Everything You Need to Know About Academic Book Arguments

Academic Book Arguments

Are you working on your first scholarly book, struggling to distill your book’s tightly argued, significant claim? Have you been wondering if your argument will emerge as the sum of its parts?

I (Katelyn), too, was there not long ago, existentially afraid that my book had no argument. I tried various tactics, like writing through the proposal or adding up the sum of my chapters, but simply doing A plus B plus C plus D doesn’t create an argument.

In this post, we’ll help you take the first steps to producing a confident book argument. (Go further with The Dissertation-to-Book Workbook from the University of Chicago Press; use code UCPNEW for 30% off!)

Dissertation-to-book Workbook

What is a book argument?

A book argument is “(1) your book’s single significant claim or idea (2) articulated in two to three related propositions (3) around which your book is organized, (4) emerging from or linked to some scholarly conversation, (5) supported with evidence to convince the reader of its validity, and (6) tangibly advanced by each chapter” (The Dissertation-to-Book Workbook, 155).

The tricky part? Your argument must center the evidence you study. As an editor, I (Allison) define the book argument as being about the book’s specific body of evidence, not just the claim about significance. Sources are important, and what you say about them matters. This helps distinguish between argument and claims for significance.

What is a “claim for significance” and how does it relate to a book argument?

A “claim for significance” is your book’s portable insight–the “so what” that explains why your study matters. It’s part of your argument, but not the entirety. Your argument must center the evidence. Think about how this book will help colleagues think differently, consider your topic in a new light, or change how they look at their sources. What part of what you say will apply beyond your own sources?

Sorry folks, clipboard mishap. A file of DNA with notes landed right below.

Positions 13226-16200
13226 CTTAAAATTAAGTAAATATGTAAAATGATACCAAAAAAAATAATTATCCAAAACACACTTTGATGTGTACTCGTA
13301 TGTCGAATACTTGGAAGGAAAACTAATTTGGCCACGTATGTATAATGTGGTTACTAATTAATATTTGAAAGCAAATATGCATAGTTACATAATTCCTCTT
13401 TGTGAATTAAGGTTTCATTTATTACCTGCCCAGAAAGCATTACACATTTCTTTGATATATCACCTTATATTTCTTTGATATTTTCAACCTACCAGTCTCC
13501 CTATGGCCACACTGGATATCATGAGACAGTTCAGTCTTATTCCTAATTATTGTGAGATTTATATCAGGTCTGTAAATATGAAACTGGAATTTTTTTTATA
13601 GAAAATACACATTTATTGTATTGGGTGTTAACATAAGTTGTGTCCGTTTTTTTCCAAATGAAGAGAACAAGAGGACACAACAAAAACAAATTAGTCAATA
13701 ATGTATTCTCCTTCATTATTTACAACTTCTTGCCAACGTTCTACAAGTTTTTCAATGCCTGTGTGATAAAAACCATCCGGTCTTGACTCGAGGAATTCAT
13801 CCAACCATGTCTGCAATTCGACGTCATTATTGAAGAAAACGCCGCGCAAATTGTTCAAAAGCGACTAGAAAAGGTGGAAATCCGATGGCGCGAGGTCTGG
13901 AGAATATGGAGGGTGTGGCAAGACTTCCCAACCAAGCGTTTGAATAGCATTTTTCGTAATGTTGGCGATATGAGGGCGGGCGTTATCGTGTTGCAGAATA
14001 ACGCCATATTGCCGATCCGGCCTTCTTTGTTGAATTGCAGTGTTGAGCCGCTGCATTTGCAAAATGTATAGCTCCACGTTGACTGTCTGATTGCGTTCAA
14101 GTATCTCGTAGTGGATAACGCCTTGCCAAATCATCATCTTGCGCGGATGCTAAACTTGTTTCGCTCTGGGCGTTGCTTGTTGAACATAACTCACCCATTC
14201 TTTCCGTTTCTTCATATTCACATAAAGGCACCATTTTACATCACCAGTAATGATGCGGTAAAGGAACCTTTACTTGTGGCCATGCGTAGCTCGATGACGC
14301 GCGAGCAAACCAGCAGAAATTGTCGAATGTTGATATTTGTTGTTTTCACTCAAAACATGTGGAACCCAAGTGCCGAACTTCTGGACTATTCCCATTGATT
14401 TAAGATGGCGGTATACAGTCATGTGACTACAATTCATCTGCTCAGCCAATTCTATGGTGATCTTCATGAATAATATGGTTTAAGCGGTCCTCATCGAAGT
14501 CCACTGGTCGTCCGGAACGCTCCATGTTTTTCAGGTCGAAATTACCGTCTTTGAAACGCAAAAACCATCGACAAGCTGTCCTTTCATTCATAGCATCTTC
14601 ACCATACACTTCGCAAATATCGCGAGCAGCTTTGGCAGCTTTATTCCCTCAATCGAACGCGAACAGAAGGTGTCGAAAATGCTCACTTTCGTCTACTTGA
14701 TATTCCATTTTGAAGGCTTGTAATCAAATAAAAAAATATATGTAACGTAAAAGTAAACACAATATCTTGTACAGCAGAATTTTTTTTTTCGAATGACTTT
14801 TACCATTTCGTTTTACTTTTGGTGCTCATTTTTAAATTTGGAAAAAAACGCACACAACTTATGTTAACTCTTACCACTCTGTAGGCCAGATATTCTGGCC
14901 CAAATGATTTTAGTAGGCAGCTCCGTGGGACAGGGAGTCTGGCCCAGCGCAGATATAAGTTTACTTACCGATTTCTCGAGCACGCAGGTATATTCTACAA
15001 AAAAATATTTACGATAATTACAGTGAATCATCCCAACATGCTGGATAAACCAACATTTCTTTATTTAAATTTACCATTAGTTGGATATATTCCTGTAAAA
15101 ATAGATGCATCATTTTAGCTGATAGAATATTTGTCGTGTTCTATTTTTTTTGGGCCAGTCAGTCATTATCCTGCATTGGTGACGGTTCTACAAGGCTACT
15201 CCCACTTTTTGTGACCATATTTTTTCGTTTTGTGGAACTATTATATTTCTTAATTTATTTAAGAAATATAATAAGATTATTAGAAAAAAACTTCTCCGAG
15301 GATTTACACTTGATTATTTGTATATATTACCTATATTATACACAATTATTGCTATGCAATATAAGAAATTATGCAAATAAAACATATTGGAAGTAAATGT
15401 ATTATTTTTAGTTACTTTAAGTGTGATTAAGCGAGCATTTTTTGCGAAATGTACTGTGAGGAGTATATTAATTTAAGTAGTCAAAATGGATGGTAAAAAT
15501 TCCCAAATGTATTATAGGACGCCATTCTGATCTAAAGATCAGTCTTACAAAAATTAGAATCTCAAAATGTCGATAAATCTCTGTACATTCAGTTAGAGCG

How do I know if my book is organized around its argument?

Structure is part of your argument. How you chunk and order chapters foregrounds certain claims and causes others to recede. To assess if your organization supports your claims, articulate your book’s “organizing principle”–the logic undergirding your chapters.

Organizing principle leads to the key question your book asks and what it can argue. A book about families in Francophone West African literature laid out by time period can ask how conceptions of family changed over time. If each chapter discusses a different author, it asks how various authors theorized the family. If each chapter discusses a different geographical concept, it asks how conceptions of family vary geographically. If each chapter discusses a theme, it asks what themes authors use to theorize family. Same book, different layouts, different arguments.

To articulate your organizing principle, complete “each chapter explores a different [blank]”, or use Chapter 2 of our workbook to probe your organizing principle.

How can I produce my book’s argument?

Use “Book Questions” and “Chapter Answers” instead of drafting an argument. This focuses on evidence and ensures a strong relationship between structure and main claims. (We go much deeper into Book Questions and Chapter answers in this post and the workbook.)

Book questions are simple, direct, and about your evidence. They help track your book’s body of evidence and pare down thinking to the most important argumentative strands. Your book will do more than answer this question, but the question must be about the evidence. Book questions are asked by the whole book, and each chapter provides a direct, varied answer.

Chapter answers are one-sentence responses for how each chapter answers the book questions, advancing the book argument in chapter-specific ways. Imagine the chapter’s sole purpose is answering the book question and draft exact chapter-specific answers to each book question, addressing all key elements in one sentence. Book questions are the book’s priorities; chapter answers track how each chapter advances that argument. It’s hard and messy, but important for clarifying each chapter’s contribution.

How else are Book Questions and Chapter Answers useful?

Book Questions and Chapter Answers give you your book on the page and a benchmark to analyze if chapters serve the book. They provide a proto argument anchored in evidence, showing how each chapter advances key argumentative strands. They are a genre-less snapshot of your book’s highest-order priorities, and how your chapter advances them. With tweaking, they provide fodder for a strong, argument-driven proposal and scripted genres like your book and chapter introductions.

Further Reading

Scroll to Top